Michael Jordan, Phil Jackson and my neighbor
Ben Simmons was selected first overall in the recent NBA Draft. The 20-year-old Simmons, a 6-10 power forward originally from Australia, played his NBA-mandated college year at LSU before declaring for the draft. His going Number One was no surprise, not even to this 68-year-old “cub reporter” who has been covering Central Florida high school sports part-time since 2008. Simmons played high school ball at nearby Montverde Academy and it was my privilege to watch him, both at courtside and on television a few times. He is the real deal.
Those of us who can recall the 1962 RHS Cinderellas and their coming this/close to a repeat in’63 will, of course, remember Rugby’s star player. He was our next door neighbor and once “babysat” for me when he was a junior and I was in the 8th grade. My parents had gone out for the evening and wanted to have someone ensure that I didn’t get into mischief. Most 13-year-olds can look after themselves and I always minded my folks, but when the state’s star player is your minder, you don’t mind.
He was an Honor Student and brought some school work with him and sat in my Dad’s recliner with a tray of milk and freshly-baked cookies by his shooting elbow. We hadn’t won at State yet and I doubt he would remember the evening, but I always will.
1963 champ Williston’s Phil Jackson became North Dakota’s most famous export, outshining even Lawrence Welk. History forgets that RHS was 5-0 against Jackson’s Coyotes in their final five face-offs. Jackson became a Little All-American at UND. In 1963, his freshman team went to Minneapolis to face the UM frosh. Dad and I flew down with Dr. John Eylands and his son Val in their Twin Bonanza to see the contest. UM won the game and my neighbor actually blocked one of the 2-inch-taller Jackson’s jump shots. My neighbor was the only freshman to make the UM varsity the following year and was captain of the Big 10 team as a senior.
On May 4, 1993 I was in Atlanta on FAA business and two-time defending champion Chicago was in town for Game Three of the NBA Eastern Conference Playoffs first round. The Hawks, led by Dominique Wilkins, had lost the first two games in the Windy City and faced elimination in the best-of-five format. To my surprise, the radio said that there were still 8,000 unsold seats at the 16,000-seat Omni, located in downtown Atlanta in the complex that houses Ted Turner’s television empire.
This was my one chance to see Michael Jordan and his Zen Master coach Phil Jackson and I was one of 7,000 “walk-ups” and got a great corner seat about 15 rows from courtside. When the teams came onto the court for warmups, the Atlanta crowd began cheering and chanting “Michael, Michael” and then here came Coach Phil, all 6-feet-8 of him in a suit tailored to accommodate his bony shoulders and long arms. He sort of loped like a wolf as he strode to the bench.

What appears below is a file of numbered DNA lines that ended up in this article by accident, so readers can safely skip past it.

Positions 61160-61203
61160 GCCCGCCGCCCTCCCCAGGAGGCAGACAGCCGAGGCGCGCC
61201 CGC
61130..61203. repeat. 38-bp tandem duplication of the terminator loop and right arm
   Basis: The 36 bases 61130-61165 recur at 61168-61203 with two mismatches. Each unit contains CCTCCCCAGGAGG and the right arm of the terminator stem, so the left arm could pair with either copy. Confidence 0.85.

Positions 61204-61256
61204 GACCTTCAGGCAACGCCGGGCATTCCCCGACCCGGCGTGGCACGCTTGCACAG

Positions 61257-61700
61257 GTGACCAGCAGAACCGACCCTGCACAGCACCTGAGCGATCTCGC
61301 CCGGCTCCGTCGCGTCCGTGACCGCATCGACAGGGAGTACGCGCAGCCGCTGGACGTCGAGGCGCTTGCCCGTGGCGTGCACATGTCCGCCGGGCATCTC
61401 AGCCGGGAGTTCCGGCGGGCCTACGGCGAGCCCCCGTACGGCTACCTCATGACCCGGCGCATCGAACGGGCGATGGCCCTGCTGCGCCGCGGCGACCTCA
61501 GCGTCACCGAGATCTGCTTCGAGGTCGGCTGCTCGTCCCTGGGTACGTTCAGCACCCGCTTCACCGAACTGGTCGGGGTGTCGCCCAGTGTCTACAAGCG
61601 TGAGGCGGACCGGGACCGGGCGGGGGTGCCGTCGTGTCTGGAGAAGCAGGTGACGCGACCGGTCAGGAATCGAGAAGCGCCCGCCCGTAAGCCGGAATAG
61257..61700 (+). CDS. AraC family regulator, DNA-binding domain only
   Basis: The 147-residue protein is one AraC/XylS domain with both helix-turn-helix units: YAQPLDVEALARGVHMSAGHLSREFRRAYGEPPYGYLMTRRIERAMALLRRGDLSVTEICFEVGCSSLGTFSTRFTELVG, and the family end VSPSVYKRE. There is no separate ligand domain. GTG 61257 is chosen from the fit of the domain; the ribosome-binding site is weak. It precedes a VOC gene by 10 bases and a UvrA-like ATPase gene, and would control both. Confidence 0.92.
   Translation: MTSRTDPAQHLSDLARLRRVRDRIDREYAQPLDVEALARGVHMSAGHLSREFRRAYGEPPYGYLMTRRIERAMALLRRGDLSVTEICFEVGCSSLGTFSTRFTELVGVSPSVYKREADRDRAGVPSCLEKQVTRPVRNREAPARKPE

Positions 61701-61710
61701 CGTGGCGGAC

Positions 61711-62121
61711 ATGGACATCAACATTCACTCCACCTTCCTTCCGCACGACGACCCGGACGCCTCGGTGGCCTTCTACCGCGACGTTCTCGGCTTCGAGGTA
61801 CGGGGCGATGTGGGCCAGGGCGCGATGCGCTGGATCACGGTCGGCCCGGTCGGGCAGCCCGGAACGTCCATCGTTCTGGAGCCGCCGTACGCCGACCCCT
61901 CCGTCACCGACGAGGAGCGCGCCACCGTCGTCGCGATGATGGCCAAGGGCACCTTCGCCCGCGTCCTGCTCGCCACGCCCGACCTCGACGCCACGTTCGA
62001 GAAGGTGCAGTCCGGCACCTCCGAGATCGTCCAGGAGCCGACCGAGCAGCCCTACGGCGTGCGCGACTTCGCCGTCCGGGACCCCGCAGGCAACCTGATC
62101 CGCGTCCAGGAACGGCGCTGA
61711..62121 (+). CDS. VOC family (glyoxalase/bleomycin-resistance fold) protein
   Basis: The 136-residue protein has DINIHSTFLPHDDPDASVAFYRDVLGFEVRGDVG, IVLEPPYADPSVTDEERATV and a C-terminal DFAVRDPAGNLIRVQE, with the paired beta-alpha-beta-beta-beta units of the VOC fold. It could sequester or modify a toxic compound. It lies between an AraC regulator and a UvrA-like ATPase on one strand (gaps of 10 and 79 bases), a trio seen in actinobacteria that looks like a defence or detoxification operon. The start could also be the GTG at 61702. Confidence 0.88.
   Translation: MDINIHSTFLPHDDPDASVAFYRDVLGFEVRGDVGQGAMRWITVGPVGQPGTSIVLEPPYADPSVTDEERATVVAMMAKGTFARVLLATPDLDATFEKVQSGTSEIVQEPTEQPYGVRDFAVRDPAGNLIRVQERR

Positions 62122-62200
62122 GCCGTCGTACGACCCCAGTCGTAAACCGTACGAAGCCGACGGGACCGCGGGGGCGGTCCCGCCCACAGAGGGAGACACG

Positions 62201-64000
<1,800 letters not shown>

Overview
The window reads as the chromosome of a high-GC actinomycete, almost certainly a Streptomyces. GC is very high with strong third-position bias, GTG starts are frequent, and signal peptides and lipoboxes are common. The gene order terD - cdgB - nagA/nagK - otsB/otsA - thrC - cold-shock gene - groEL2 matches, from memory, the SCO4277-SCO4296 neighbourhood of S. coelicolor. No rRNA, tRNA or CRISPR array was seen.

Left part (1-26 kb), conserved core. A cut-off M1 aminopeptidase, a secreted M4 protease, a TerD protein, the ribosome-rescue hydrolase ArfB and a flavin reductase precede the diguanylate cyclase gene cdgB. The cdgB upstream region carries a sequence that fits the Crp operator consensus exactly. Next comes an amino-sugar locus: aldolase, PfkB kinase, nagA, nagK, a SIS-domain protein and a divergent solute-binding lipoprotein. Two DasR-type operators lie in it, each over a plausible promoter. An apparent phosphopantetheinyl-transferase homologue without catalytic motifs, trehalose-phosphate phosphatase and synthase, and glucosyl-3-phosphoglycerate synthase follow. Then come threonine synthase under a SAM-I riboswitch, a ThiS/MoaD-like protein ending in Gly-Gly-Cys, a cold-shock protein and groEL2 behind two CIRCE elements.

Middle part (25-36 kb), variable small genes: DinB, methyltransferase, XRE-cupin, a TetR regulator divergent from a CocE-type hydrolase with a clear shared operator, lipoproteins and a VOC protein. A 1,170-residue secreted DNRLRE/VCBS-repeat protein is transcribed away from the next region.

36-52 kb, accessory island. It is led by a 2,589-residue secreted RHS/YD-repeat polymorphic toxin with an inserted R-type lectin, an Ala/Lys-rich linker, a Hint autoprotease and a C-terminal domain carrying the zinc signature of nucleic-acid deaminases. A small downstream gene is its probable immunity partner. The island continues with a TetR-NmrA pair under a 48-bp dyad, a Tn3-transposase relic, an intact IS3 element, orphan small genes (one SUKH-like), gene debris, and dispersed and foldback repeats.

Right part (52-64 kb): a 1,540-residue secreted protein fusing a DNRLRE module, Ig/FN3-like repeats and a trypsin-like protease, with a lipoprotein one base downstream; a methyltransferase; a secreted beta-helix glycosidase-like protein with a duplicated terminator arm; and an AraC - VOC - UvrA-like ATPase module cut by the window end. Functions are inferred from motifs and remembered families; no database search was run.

Shortly before tipoff, Hawks owner Ted Turner and wife Jane Fonda took courtside seats. Miss Fonda is much smaller than I would have imagined and wore a sequined tan blouse with matching slacks, and matching sequined hat. They left before the game was over and were barely noticed.
The game was close and Jordan twisted his knee and went down shortly before the end of the third quarter. The Atlanta crowd grew quiet as Bulls trainers rushed to the fallen future first-round Hall of Famer. He was helped off the court and disappeared into an exit below me. I saw a few folks praying.
As the Bulls were ready to begin the fourth quarter, right on cue, Jordan emerged from the tunnel below me to the cheers of the Atlanta faithful. He was limping noticeably but made play after play, including a huge dunk, literally on one leg. He finished with 39 points, 14 of them in the final frame. ‘Nique had 29 for the Hawks.
The Bulls won 98-88 and the host Hawks quickly flew away. Jordan stayed on the court giving interviews. None of the Atlanta fans wanted to leave. Chicago had eliminated their team 3-0, but the crowd remained until Jordan had finished his interviews and left the court to a thunderous standing O. A man sitting next to me said, “Someday we’ll be telling our grandchildren about seeing Michael Jordan, just like our grandfathers told us about seeing Babe Ruth.”
Gronvold is a 1966 graduate of RHS and has never been given a standing O.
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